Winston-Salem: Mum’s the Word
By Corbie Hill
Winston-Salem’s Burglar Fucker, whose descriptors are just as hyphenated as the town’s name (noise-scuzz, psych-punk, space-gutter-jazz), paint their scene as a healthy, supportive underground community that scuttles from one hush-hush venue to the next. In fact, all they can say about the current coolest room in town is that it exists. They won’t talk details, for fear of drawing unwanted attention to an illicit show space.
“I’d be a shit if I ruined the whole thing,” saxophonist Ryan Pritts explains apologetically. But his reluctance makes sense. To him, a tour of Winston-Salem starts in 2008 or 2009, with 444 — a huge Victorian house on Hawthorne Road that hosted weekly underground concerts.
“The basement was 10-foot ceilings, totally soundproof,” he recalls of the spot where art students rented rooms month-to-month. But 444 died an ignoble death when an absentee landlord showed up and found evidence of near-constant shenanigans. Everyone was evicted. Pritts says the new spot is a bigger, better continuation of 444’s vibe.
“It’s just kind of a mum’s-the-word sort of place,” says Burglar Fucker hollerer and baritone guitarist Anthony Petrovic.
As with the best places for music, it also takes word-of-mouth to locate the finest food in Winston.
“If you’re constantly touring, doing that grind, and all you can find is bullshit, this place is just chock-full of great little, tucked away, been-here-for-a-hundred years (restaurants),” Pritts says of his beloved local Southern diners. “They still serve this sandwich on a napkin and you eat standing up at the counter.”
Pritts mentions traditional Southern spots, like the 50-year-old Mr. Barbecue and J S Pulliam Barbeque, which opened in 1910, as well as Bib’s Downtown — a newer spot that boasts a large menu and nontraditional recipes.
Beyond that, Skippy’s serves hot dogs on pretzel rolls, and there are bakeries, Mediterranean cafés, and coffee shops. With spots like Washington Perk, La Providencia, Mooney’s, and Camino Bakery, it sounds like Pritts eats well.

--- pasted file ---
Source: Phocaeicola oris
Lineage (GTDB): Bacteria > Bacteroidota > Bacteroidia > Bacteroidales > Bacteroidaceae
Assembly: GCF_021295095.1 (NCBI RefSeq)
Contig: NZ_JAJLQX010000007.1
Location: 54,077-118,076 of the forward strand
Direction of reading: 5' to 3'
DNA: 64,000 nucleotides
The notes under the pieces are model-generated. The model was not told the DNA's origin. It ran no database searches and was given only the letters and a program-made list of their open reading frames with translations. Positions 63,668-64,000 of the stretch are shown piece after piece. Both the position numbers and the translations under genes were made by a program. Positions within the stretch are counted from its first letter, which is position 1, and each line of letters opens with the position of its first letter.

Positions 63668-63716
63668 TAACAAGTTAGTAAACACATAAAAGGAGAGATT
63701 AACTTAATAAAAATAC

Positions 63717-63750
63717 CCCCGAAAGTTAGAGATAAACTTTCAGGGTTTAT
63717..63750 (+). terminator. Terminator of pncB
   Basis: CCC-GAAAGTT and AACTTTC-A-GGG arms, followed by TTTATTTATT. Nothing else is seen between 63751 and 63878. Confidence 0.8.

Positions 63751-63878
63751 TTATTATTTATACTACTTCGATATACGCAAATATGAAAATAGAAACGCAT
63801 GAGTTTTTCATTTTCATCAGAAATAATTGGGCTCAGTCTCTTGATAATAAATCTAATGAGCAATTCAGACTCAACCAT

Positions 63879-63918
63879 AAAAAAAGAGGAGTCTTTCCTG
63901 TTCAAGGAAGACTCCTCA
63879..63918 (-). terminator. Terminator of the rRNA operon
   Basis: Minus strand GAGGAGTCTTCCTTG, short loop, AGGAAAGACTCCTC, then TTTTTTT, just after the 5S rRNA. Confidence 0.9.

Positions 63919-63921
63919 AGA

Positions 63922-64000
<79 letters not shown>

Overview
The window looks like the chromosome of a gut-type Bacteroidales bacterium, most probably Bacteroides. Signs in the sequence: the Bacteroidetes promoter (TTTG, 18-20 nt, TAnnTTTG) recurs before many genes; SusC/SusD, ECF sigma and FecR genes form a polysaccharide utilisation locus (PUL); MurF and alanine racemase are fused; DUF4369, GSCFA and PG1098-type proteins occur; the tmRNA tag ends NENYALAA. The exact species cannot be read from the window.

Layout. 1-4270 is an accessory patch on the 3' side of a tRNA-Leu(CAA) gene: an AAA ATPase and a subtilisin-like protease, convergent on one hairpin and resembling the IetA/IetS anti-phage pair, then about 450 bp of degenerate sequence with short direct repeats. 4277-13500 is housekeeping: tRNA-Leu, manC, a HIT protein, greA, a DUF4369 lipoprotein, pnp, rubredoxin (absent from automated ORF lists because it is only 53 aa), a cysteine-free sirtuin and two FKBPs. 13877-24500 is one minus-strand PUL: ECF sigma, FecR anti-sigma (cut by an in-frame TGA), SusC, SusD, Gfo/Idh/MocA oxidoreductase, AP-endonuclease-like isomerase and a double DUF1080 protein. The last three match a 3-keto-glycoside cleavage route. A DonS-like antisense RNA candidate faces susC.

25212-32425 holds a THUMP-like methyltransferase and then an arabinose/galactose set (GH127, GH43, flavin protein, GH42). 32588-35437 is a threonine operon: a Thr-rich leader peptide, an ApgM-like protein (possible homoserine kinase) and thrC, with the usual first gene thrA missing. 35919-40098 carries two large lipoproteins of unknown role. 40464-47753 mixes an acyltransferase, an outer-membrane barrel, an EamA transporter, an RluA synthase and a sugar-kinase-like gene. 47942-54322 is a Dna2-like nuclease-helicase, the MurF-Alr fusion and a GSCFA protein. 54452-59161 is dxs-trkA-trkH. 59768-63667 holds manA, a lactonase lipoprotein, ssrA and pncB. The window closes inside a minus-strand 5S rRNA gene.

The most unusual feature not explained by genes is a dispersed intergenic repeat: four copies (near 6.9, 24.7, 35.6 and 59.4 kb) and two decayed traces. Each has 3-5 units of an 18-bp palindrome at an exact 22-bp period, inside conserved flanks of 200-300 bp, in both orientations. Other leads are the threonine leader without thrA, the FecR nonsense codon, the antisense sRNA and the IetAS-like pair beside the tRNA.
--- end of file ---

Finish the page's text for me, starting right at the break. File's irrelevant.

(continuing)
Petrovic, who relocated from San Francisco about two years ago, says it was one of the only proper venues in town that helped endear Winston to him.
“Krankies, it was one of the first places I went here,” Petrovic says of the combination coffee shop, hangout and rock club. But what is now a healthy business was once a derelict industrial building, which Pritts says the owners saved from destruction — or gentrification.
“It’s really warm,” he says. “It’s all wood floors, and big, giant, they-don’t-make-trees-like-this-anymore wood columns. Like an old tobacco warehouse kind of joint.” With a decent PA that’ll get loud and still sound nice, it’s an essential room. Only a few blocks away is the Garage, which has been known for some time as a country-blues and Americana-friendly stage..
Drummer Ian Lockey doesn’t seem to share his bandmates’ optimism. But like Petrovic, he also champions Winston-Salem’s low cost of living. Plus, he says, the town is equidistant to Asheville, Charlotte, and Chapel Hill. “I go to Carrboro to buy music,” he says. “I go to Carrboro to go to shows.”
Still, there’s something about Winston’s semi-legit community spaces that he digs. Lockey mentions Hussein’s, a practice and party spot that holds pot lucks and motorcycle workshops.
It also helps to have Wake Forest and the School of the Arts around. Even if Lockey doesn’t necessarily see his town as a music hub, he says performance art is alive and well via these schools.
“There is a multi-faceted culture here that, if you’re not in Winston, you haven’t really been exposed to,” he says. During the school year, there’s everything from operas and ballets to small plays at little independent spaces, he says.
Pritts says downtown has lost much of the menace it had when he first started coming to Winston in the late 90s. It’s been developed, and the city subsequently updated the streetlights, reversing the decaying, ominous vibe.
“It’s insane what difference that timeframe has made,” he says. “It’s way more acceptable and friendly and okay and safe, even if you’re kind of a young person.”
It isn’t any specific room that keeps these guys here. It’s open-minded locals — though the low cost of living sure doesn’t hurt. Pritts and Petrovic played music in Detroit, during the garage-rock revival that spawned the White Stripes), and Pritts rarely noticed audiences crossing genre lines. He says Winston is a refreshing reversal.
“It’s a really small scene,” says Petrovic. “There’s a couple of rockabilly kids and New Wave dudes and, like, seven metal people. But everyone comes out and is supportive.”